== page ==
In January, residents from Koreatown to Highland park filled St. Peter's Italian Catholic Church in Chinatown to make a plea--.
For many of those residents--whose ethnically homogeneous neighborhoods have been divided among multiple Los Angeles City Council Districts for decades--those pleas appeared to have gone unanswered when the Redistricting Commission released their .
Though the maps mostly unite Highland Park, Mount Washington remains divided between three council Districts--1, 13 and 14.
The neighborhood of Garvanza is also split from the rest of Highland Park, serving as a link between Eagle Rock and the booming Dowtown District.
With Dowtown's population increasing to about 51,000--up from about 36,000 in 2000-- in the most recent census, Huizar has targeted the area as a "community of interest."
The result, for many Northeast Los Angeles residents, are proposed city council boundaries that leave them feeling no less divided than they were before.
"The Garvanza area, which we represent on the neighborhood council, is split up from us," said Member Rick Marquez. "The rule is that all the council district's have to be connected, so all the council districts look funky. I was aiming for having all the Northeast connected and represented by one council district."
Huizar also told Patch that he also felt it "made more sense" for Highland Park and Mount Washington to be united under a single council district.
"I support making communities whole under one Council District wherever possible," Huizar said. "Under the proposed maps, all the northeast communities are whole with the exception of Mount Washington and Highland Park. I'd be interested to hear what the residents of Highland Park and Mount Washington have to say about that. I think it makes more sense to have them both under one Council District."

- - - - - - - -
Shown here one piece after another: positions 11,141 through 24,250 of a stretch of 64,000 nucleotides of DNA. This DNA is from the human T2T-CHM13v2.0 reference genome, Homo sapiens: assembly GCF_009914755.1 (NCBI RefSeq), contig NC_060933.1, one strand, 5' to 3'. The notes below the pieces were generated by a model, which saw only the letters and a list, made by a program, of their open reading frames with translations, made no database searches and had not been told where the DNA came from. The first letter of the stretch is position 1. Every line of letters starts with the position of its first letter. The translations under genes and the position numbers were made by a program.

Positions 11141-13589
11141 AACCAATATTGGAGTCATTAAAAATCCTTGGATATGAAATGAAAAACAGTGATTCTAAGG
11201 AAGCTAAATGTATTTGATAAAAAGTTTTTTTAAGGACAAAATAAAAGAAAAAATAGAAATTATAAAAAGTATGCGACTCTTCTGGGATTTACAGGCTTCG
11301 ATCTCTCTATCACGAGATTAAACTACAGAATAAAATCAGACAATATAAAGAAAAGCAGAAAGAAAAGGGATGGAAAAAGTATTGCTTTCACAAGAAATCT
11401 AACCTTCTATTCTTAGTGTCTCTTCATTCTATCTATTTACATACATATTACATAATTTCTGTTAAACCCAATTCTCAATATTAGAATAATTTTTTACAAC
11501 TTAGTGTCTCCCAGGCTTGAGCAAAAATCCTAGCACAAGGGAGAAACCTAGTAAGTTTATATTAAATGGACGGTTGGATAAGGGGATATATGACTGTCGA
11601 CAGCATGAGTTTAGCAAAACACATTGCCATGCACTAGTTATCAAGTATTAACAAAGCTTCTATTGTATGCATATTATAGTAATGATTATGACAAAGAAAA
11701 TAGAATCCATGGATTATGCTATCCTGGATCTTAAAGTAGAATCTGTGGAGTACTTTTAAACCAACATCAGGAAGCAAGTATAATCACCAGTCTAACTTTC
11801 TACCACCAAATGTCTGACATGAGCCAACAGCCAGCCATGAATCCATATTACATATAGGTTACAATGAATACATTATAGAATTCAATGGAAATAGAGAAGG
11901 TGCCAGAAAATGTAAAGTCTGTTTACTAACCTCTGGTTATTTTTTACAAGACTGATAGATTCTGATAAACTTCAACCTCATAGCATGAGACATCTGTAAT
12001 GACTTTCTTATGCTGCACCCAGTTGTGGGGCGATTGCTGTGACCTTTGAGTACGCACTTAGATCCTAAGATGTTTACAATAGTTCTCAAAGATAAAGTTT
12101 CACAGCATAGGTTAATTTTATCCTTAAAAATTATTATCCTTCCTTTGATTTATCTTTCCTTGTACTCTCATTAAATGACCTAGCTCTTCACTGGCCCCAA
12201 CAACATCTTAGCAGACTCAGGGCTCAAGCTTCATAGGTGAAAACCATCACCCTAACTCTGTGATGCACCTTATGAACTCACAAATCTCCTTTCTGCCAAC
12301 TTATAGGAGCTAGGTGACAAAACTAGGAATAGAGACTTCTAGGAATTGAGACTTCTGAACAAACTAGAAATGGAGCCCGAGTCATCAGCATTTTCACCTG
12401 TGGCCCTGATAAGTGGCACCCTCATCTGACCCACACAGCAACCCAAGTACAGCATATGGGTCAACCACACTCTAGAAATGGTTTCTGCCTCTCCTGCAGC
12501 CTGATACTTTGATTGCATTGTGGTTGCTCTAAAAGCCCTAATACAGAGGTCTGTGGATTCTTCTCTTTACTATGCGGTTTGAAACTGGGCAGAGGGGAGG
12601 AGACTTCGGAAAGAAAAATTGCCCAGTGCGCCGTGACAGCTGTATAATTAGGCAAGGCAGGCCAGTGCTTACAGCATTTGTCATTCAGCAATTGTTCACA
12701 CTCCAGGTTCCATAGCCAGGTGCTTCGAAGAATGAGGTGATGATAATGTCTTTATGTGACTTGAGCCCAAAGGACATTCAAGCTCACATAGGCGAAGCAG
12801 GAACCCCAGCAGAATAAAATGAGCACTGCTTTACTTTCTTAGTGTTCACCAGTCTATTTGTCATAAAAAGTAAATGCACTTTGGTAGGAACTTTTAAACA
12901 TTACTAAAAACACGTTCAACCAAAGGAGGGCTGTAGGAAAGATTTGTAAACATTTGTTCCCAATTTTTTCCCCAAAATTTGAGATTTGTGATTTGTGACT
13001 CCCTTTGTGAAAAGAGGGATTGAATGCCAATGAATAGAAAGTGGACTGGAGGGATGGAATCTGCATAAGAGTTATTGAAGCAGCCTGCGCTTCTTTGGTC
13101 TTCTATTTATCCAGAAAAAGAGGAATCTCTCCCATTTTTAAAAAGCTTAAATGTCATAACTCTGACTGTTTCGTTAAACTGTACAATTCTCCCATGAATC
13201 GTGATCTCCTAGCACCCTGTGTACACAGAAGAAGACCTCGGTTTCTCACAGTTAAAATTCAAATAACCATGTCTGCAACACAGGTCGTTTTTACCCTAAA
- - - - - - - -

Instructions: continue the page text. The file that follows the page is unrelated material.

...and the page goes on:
However, speaking at a recent redistricting hearing at Occidental College, Huizar voiced his support for the proposed maps.
MALDEF, APALC Propose Alternate Maps
Both the Mexican American Legal Defense and Education Fund (MALDEF) and the Asian Pacific American Legal Counsel (APALC) have drafted maps that appear to respond to those pleas for unity by bringing together both predominantly Asian and Latino neighborhoods into their own respective council districts.
In MALDEF's proposed map, Northeast Los Angels would be represented by Council District 13, with Northeast neighborhoods from Atwater Village to El Sereno all being represented by the same district.
Council District 1 would span from Lincoln Heights in the East to Echo Park and Elysian Heights in the North and Pico Union in the Southwest.
Councilman Huizar's Council District 14 would retain Boyle Heights while taking on all of united Dowtown.
Though the APALC's map focuses on unifying Asian American communities, it would also result in a mostly unified Northeast Los Angeles.
The map would span from Eagle Rock in the Northeast to Little Tokyo in the Southwest, and would include Atwater Villagge in the Northwest and Boyle Heights in the Southeast. Portions of Echo Park and Dowtown would also be included.
Both maps claim to respond to city imperatives that all districts be equivalent in population of voting age citizens.
The Redistricting Commission must finalize its proposed maps by March 1, which will be voted on by the City Council in July. The new maps will then be put to use in the 2013 elections. The Commissioners will hold another public input hearing on Thursday, Feb. 9 at 6:30 p.m. in the auditorium of Walter Reed Middle School at 4525 Irvine Avenue in Studio City.